In 2013, Lintott was awarded the Oxford Internet Institute Internet and Society Award. He was given this (quoting from the OII website): "in recognition of Galaxy Zoo's outstanding contributions to research by using crowd-sourced citizen science to capitalise on the availability of online big data-sets."[14] In 2014, he received the Beatrice M. Tinsley Prize from the American Astronomical Society. He was awarded this (quoting from the AAS website): "For his insight and creativity that created a transformative approach to science by engaging nonscientists in cutting edge research."[34] Lintott was interviewed by Jim Al-Khalili for The Life Scientific in June 2014.[9]

See also[edit]


  1. ^ a b "Chris Lintott". UCL. 12 December 2012. Retrieved 6 October 2014. 
  2. ^ a b c d Lintott, C. J.; Schawinski, K.; Slosar, A. E.; Land, K.; Bamford, S.; Thomas, D.; Raddick, M. J.; Nichol, R. C.; Szalay, A.; Andreescu, D.; Murray, P.; Vandenberg, J. (2008). "Galaxy Zoo: Morphologies derived from visual inspection of galaxies from the Sloan Digital Sky Survey". Monthly Notices of the Royal Astronomical Society 389 (3): 1179. arXiv:0804.4483. Bibcode:2008MNRAS.389.1179L. doi:10.1111/j.1365-2966.2008.13689.x.  Cite error: Invalid <ref> tag; name "zoo" defined multiple times with different content (see the help page).
  3. ^ Schmadel, Lutz D. (2012). Dictionary of Minor Planet Names (6th ed.). Springer. p. 402. ISBN 9783642297182. 
  4. ^ a b c "Chris Lintott profile". University of Oxford. Retrieved 6 October 2014. 
  5. ^ a b Bang!: The Complete History of the Universe. Carlton Books Ltd. 2009. ISBN 1-84732-336-7. 
  6. ^ Brockes, Emma (19 October 2006). "Friend to the stars". London, UK: Guardian Unlimited Arts. Retrieved 27 November 2006. 
  7. ^ The Oxford Internet Institute interview,; accessed 15 March 2015.
    An interview of Lintott by Victoria Nash of the OII
  8. ^ Chris Lintott Podcasts A collection of Lintotts' podcasts from the University of Oxford.
  9. ^ a b Chris Lintott interviewed by Jim Al-Khalili, The Life Scientific; accessed 18 March 2015.
  10. ^ Chris Lintott on Twitter
  11. ^ "Computational Cosmology". University of Oxford. Retrieved 6 October 2014. 
  12. ^ "Christopher Lintott". New College, Oxford. 2014. Retrieved 14 November 2014. 
  13. ^ "TVO Guests". TVO. 2014. Retrieved 6 October 2014.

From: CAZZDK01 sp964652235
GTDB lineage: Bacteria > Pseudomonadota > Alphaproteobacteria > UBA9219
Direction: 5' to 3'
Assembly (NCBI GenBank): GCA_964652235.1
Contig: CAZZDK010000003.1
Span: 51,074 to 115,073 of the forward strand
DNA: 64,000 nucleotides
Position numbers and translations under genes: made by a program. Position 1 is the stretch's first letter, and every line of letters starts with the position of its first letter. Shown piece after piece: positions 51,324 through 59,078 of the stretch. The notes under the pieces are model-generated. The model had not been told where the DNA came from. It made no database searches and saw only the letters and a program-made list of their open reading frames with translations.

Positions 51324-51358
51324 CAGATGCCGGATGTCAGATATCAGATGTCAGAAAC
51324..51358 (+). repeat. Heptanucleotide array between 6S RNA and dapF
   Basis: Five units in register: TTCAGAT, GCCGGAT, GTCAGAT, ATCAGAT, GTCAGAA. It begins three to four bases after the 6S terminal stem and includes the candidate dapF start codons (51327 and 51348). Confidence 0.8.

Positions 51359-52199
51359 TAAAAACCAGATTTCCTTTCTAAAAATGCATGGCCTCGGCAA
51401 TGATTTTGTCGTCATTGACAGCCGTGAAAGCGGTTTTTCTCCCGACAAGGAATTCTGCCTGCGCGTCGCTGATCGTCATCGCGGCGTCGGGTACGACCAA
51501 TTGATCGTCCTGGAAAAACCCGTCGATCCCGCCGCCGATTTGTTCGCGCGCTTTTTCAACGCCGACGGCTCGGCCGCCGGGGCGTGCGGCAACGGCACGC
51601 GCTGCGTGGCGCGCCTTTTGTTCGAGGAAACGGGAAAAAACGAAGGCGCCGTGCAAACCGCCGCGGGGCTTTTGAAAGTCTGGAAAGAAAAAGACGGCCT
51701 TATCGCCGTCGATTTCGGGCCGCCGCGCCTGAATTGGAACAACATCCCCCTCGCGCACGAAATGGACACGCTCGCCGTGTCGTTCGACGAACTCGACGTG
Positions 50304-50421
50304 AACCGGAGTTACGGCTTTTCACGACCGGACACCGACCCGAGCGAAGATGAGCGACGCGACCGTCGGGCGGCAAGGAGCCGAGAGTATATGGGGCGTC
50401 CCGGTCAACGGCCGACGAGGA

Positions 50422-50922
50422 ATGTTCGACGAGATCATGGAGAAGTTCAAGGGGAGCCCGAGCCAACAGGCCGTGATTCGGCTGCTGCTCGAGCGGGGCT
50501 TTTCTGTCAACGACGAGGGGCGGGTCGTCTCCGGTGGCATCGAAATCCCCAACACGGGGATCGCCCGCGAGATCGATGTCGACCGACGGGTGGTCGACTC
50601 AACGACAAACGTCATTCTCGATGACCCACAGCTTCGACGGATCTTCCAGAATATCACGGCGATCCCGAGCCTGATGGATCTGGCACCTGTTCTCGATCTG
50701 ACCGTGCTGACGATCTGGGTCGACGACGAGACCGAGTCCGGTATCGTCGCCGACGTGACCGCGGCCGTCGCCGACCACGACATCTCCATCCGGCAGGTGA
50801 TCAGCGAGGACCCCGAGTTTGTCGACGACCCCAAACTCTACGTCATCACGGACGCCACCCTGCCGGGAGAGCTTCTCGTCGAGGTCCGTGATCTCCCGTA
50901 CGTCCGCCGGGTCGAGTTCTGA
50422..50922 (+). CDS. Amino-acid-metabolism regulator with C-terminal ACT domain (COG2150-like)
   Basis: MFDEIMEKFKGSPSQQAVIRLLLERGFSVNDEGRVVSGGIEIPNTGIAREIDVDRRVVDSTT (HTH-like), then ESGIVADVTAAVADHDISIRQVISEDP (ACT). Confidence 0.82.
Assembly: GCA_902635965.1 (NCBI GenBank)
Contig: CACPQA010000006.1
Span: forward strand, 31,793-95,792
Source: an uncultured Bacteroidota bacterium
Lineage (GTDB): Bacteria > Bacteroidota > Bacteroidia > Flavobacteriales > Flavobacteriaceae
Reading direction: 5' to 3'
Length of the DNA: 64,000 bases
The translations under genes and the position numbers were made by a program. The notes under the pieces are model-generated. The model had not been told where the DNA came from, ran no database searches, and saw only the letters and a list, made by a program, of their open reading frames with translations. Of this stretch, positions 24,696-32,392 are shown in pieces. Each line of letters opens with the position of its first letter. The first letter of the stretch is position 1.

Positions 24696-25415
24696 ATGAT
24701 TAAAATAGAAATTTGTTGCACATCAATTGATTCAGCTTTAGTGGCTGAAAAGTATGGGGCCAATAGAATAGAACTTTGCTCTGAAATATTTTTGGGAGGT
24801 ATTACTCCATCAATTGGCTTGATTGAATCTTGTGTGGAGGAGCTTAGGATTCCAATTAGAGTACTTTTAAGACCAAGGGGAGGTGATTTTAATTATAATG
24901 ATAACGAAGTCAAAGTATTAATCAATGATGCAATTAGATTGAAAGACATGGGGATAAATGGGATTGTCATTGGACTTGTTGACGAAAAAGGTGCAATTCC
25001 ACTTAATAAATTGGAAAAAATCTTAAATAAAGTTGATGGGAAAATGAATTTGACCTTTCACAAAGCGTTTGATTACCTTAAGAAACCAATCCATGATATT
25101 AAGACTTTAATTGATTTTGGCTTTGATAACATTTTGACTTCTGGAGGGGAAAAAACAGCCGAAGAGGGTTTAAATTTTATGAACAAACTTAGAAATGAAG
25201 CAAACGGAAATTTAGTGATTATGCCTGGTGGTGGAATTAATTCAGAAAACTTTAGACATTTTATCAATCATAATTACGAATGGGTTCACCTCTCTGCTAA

14. ^ a b c "Chris Lintott Receives Internet and Society Award from the Oxford Internet Institute". University of Oxford. 2013. Retrieved 6 October 2014. 
  15. ^ a b Chris Lintott's publications indexed by the Scopus bibliographic database, a service provided by Elsevier.
  16. ^ a b Chris Lintott publications in Google Scholar
  17. ^ a b "National Maritime Museum appointment" (PDF). UK Government. Retrieved 6 October 2014. 
  18. ^ List of publications from Microsoft Academic Search
  19. ^ "C.J. Lintott ADS citations". SAO/NASA. 6 October 2014. Retrieved 6 October 2014. 
  20. ^ UK Government research grants awarded to Chris Lintott, via Research Councils UK,; accessed 15 March 2015.
  21. ^
  22. ^ "A Brief Interview With Sir Patrick Moore". Universe Today. 15 November 2004. Retrieved 22 February 2007. 
  23. ^ "Sir Patrick hit by food poisoning". BBC News. 6 July 2004. Retrieved 22 February 2007. 
  24. ^ Bamford, S. P.; Nichol, R. C.; Baldry, I. K.; Land, K.; Lintott, C. J.; Schawinski, K.; Slosar, A. E.; Szalay, A. S.; Thomas, D.; Torki, M.; Andreescu, D.; Edmondson, E. M.; Miller, C. J.; Murray, P.; Raddick, M. J.; Vandenberg, J. (2009). "Galaxy Zoo: The dependence of morphology and colour on environment". Monthly Notices of the Royal Astronomical Society 393 (4): 1324. arXiv:0805.2612. Bibcode:2009MNRAS.393.1324B. doi:10.1111/j.1365-2966.2008.14252.x. 
  25. ^ Schawinski, K.; Urry, C. M.; Virani, S.; Coppi, P.; Bamford, S. P.; Treister, E.; Lintott, C. J.; Sarzi, M.; Keel, W. C.; Kaviraj, S.; Cardamone, C. N.; Masters, K. L.; Ross, N. P.; Andreescu, D.; Murray, P.; Nichol, R. C.; Raddick, M. J.; Slosar, A. E.; Szalay, A. S.; Thomas, D.; Vandenberg, J. (2010). "Galaxy Zoo: The Fundamentally Different Co-Evolution of Supermassive Black Holes and Their Early- and Late-Type Host Galaxies". The Astrophysical Journal 711: 284. arXiv:1001.3141. Bibcode:2010ApJ...711..284S. doi:10.1088/0004-637X/711/1/284. 
  26. ^ Lintott, C.; Schawinski, K.; Bamford, S.; Slosar, A. E.; Land, K.; Thomas, D.; Edmondson, E.; Masters, K.; Nichol, R. C.; Raddick, M. J.; Szalay, A.; Andreescu, D.; Murray, P.; Vandenberg, J. (2011). "Galaxy Zoo 1: Data release of morphological classifications for nearly 900 000 galaxies★". Monthly Notices of the Royal Astronomical Society 410: 166. arXiv:1007.3265. Bibcode:2011MNRAS.410..166L. doi:10.1111/j.1365-2966.2010.17432.x. 
  27. ^ Skibba, R. A.; Bamford, S. P.; Nichol, R. C.; Lintott, C. J.; Andreescu, D.; Edmondson, E. M.; Murray, P.; Raddick, M. J.; Schawinski, K.; Slosar, A. E.; Szalay, A. S.; Thomas, D.; Vandenberg, J. (2009). "Galaxy Zoo: Disentangling the environmental dependence of morphology and colour". Monthly Notices of the Royal Astronomical Society 399 (2): 966. arXiv:0811.3970. Bibcode:2009MNRAS.399..966S. doi:10.1111/j.1365-2966.2009.15334.x. 
  28. ^ a b "The Zooniverse Team". The Zooniverse. 2013. Retrieved 6 October 2014. 
  29. ^ "Citizen Science Alliance website". Retrieved 28 September 2014. 
  30. ^ Kennedy, Maev (24 October 2006). "Guitarist joins astronomers to tell history of universe". Guardian Unlimited. Retrieved 7 January 2007. 
  31. ^ B. May, P. Moore, C. Lintott (11 October 2012). The Cosmic Tourist: The 100 Most Awe-inspiring Destinations in the Universe. Carlton Books. ISBN 978-1847326195. 
  32. ^ "The Cosmic Tourist". BangUniverse. 11 October 2012. Retrieved 7 October 2014. 
  33. ^ "Royal Society Kohn Award". The Royal Society. 2011. Retrieved 7 October 2014. 
  34. ^ "Beatrice M. Tinsley Prize". The American Astronomical Society. 2014. Retrieved 7 October 2014.